Why did you decide to take the LanguageCorps TESOL course in Thailand?
Raúl: I am a professional educator and I have always liked to travel; for most of my life, I have lived in different countries other than my own, but I didn’t have any experience in Asia. Since I am not a native speaker of English, moving to work in faraway land seemed a rather difficult prospect, so I thought LC could provide the kick-start I needed.
After further research, and comparing other providers’ courses, I saw most people had something good to say about LC. Also, there was the chance of extending the support of LC to future endeavors beyond Thailand, and that held a lot of weight when I made my decision. After my first contact with LC, I was finally convinced that I could trust their services. Unlike other providers, they first assessed my English and were realistic when discussing future prospects with me. I appreciate that approach and had very little doubt when I finally signed with them.
What made this abroad experience unique and special?
Raúl: Well, Southeast Asia is unique and special in many ways. Until now I had always worked and lived in European countries, so coming to Asia was similar to traveling to Mars for me. From little details, like table manners to the important issues such as the “saving face” concept, I was not familiar with this different set of values. These values certainly affect teaching and it was made clear to me by the staff at LC from day one. This immersion has affected my personal growth and, truth be told, it took a lot of energy and determination. I feel personal sense of achievement in all this, and I’ve gained a new perspective about so many things that we take for granted in our countries (which will surely stay with me forever).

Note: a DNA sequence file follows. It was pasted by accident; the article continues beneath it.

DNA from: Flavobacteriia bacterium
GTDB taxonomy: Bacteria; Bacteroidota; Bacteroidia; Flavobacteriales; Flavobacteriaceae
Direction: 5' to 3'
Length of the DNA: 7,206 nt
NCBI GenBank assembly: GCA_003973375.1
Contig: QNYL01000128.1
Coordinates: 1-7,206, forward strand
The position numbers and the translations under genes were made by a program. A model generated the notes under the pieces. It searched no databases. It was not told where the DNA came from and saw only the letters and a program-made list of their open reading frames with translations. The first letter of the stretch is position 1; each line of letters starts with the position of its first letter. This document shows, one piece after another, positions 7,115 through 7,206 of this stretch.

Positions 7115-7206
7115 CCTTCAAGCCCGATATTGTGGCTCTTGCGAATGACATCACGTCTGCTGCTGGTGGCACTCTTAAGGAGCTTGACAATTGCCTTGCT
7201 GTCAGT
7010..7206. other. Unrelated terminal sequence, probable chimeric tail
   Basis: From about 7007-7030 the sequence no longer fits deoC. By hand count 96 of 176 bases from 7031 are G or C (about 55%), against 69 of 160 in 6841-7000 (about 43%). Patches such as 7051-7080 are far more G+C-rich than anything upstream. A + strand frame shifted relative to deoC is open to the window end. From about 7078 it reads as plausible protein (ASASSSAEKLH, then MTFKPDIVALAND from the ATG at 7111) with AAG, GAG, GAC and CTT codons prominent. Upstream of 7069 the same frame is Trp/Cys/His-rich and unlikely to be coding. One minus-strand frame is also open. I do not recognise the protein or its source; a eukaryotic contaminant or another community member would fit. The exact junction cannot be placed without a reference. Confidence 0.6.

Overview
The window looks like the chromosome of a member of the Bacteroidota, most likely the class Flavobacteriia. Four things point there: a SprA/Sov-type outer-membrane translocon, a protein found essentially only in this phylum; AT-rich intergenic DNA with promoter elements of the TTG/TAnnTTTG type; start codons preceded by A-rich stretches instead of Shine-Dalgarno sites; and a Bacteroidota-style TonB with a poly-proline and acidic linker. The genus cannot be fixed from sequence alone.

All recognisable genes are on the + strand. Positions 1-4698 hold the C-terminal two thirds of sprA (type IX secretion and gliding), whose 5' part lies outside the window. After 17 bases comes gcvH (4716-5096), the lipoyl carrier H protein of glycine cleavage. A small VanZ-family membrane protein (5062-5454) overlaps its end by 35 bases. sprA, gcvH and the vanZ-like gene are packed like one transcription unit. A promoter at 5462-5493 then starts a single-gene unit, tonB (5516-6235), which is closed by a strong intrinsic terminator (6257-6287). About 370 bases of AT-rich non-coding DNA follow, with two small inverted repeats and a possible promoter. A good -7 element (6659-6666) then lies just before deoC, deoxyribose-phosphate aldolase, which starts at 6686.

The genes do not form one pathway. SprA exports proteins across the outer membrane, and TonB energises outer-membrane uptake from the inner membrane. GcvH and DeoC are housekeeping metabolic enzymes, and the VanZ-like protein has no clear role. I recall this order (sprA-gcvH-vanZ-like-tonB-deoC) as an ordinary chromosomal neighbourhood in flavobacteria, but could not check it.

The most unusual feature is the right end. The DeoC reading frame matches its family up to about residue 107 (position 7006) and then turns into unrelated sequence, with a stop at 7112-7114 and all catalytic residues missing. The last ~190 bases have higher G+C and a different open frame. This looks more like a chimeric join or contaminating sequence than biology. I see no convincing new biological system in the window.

I mostly taught in government schools, where resources are not abundant. In short, if you can teach in Southeast Asia, you can teach anywhere. As a teacher, this experience has made me a more reliable and consistent professional.
What is one piece of advice you would offer someone considering a TESOL course in Thailand (or abroad in general)?
Raúl: The most important thing would be flexibility. You truly need a flexible mentality and an open mind when facing countries abroad, especially when they are culturally afar from yours. Movies don’t help. Hollywood has created expectations for many who land at a distant airport, but films have so little to do with reality. In other words, foreign lands are not a theme park. They are countries with different mentalities, traditions and views on things that we deem as pretty standard globally, when in actuality, they are not (e.g. work, friendship, love, duty, etc.). So be prepared for different customs, and always bear in mind that you are the foreigner, not the other way around.
Another thing would be professionalism. Some of the people taking on this experience are professional teachers and they understand what is expected from them from the start. Others see this as a vital experience but they are not really teachers, just native speakers with a degree and a pocket full of good intentions. But the people who hire you expect teachers that provide teacher solutions to their teaching needs. So be professional and keep in mind that you are not providing charity, just helping with a needed skill within a professional context. The good name of those who come after you, LC and even your country are at stake.
Having said this, I would also advise to take the opportunity and have your fun! If you do things right, you will have awesome stories to tell your friends back home for ages.